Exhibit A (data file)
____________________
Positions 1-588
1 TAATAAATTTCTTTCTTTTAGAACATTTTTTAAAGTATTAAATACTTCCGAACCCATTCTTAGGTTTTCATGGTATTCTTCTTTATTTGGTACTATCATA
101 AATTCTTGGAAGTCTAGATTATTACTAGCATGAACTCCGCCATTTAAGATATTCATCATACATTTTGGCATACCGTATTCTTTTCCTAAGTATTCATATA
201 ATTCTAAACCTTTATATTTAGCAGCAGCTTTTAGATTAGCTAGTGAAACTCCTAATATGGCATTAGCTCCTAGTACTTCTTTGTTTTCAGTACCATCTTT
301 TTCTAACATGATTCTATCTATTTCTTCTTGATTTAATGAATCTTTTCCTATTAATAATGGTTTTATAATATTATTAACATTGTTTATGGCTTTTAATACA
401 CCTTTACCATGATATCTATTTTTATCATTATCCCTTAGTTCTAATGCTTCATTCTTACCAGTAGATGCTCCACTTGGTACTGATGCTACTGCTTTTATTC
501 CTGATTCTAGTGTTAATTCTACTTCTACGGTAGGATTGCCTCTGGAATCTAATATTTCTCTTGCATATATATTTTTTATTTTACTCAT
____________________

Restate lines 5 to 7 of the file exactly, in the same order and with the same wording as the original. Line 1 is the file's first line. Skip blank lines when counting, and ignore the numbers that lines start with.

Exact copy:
301 TTCTAACATGATTCTATCTATTTCTTCTTGATTTAATGAATCTTTTCCTATTAATAATGGTTTTATAATATTATTAACATTGTTTATGGCTTTTAATACA
401 CCTTTACCATGATATCTATTTTTATCATTATCCCTTAGTTCTAATGCTTCATTCTTACCAGTAGATGCTCCACTTGGTACTGATGCTACTGCTTTTATTC
501 CTGATTCTAGTGTTAATTCTACTTCTACGGTAGGATTGCCTCTGGAATCTAATATTTCTCTTGCATATATATTTTTTATTTTACTCAT